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27 entries found.
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landing (n.)
c. 1600, "place on a shore where persons or goods are landed from boats," verbal noun from land (v.1). In architecture, "part of a floor adjoining a flight of stairs," also "resting place interrupting a flight of stairs," 1789. Landing place is from 1510s.
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hithe (n.)
"landing place" (archaic, but still found in place names), from Old English hyð "landing place," especially one on a river or creek, cognate with Old Saxon huth.
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undercarriage (n.)
1794, from under + carriage (n.). Meaning "landing gear of an aircraft" is recorded from 1911.
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ghat (n.)
also ghaut, from Hindi, "a pass of descent from a mountain," hence also "mountain range, chain of hills," also "stairway leading up from a river" (to a shrine, temple, etc.), from Sanskrit ghattah "landing place," of unknown origin.
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touchdown (n.)
1864, originally in rugby, where the ball is literally touched down on the other side of the goal, from verbal phrase (by 1859 in sports), from touch (v.) + down (adv.). As "landing of an aircraft" from 1935.
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forced (adj.)
"not spontaneous or voluntary, strained, unnatural," 1570s, past-participle adjective from force (v.). Meaning "effected by an unusual application of force" is from 1590s. Related: Forcedly. The flier's forced landing attested by 1917.
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Chelsea 

district in southwest London, Chelchuthe (1300), Old English Chelchede (1086), Celchyth (789), Caelichyth (767), probably literally "chalk landing place," from Old English cealc "chalk" (see chalk (n.)) + hyth "landing place." Perhaps chalk or limestone was unloaded here from Chalk near Gravesend in Kent. Chelsea Hospital was founded 1680s by Charles II as a home for aged veterans.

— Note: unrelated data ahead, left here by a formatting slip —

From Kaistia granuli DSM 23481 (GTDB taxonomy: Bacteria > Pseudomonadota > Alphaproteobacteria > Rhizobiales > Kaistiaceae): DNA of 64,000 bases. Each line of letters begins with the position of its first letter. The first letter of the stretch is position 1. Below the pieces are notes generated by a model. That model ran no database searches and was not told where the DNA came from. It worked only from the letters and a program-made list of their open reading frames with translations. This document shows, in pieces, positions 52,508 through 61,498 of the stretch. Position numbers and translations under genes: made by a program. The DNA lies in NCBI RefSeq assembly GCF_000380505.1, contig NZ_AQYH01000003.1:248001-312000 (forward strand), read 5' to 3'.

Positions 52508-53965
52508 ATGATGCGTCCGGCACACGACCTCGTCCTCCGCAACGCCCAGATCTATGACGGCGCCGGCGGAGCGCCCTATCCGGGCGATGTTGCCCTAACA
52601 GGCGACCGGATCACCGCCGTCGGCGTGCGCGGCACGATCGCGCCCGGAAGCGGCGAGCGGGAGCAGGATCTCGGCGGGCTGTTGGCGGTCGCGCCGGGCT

As a fem. proper name, not in the top 1,000 names in U.S. until 1969, then in the top 100 among girls born 1984 to 1998, peaking at number 15 in 1992.

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approach (n.)
mid-15c., "act of drawing near, arrival," from approach (v.). Meaning "way or means by which something is approached" is from 1630s. Figurative sense of "means of handling a problem, etc." is attested by 1905. Sense of "final stage of an aircraft flight before landing" is by 1930.
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levee (n.1)
1719, "natural or artificial embankment to prevent overflow of a river," from New Orleans French levée "a raising, a lifting; an embankment," from French levée, literally "a rising" (as of the sun), noun use of fem. past participle of lever "to raise," from Latin levare "to raise, lift up; make lighter" (from PIE root *legwh- "not heavy, having little weight"). They also were used as landing places.
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Stafford 
city in England, mid-11c., Stæfford, literally "ford by a landing-place," from Old English stæð "river bank, shore" + ford (n.). County town of Staffordshire, which, as a name for a type of earthenware and porcelain made there is attested from 1765. The city was noted in medieval England as a source of blue cloth.
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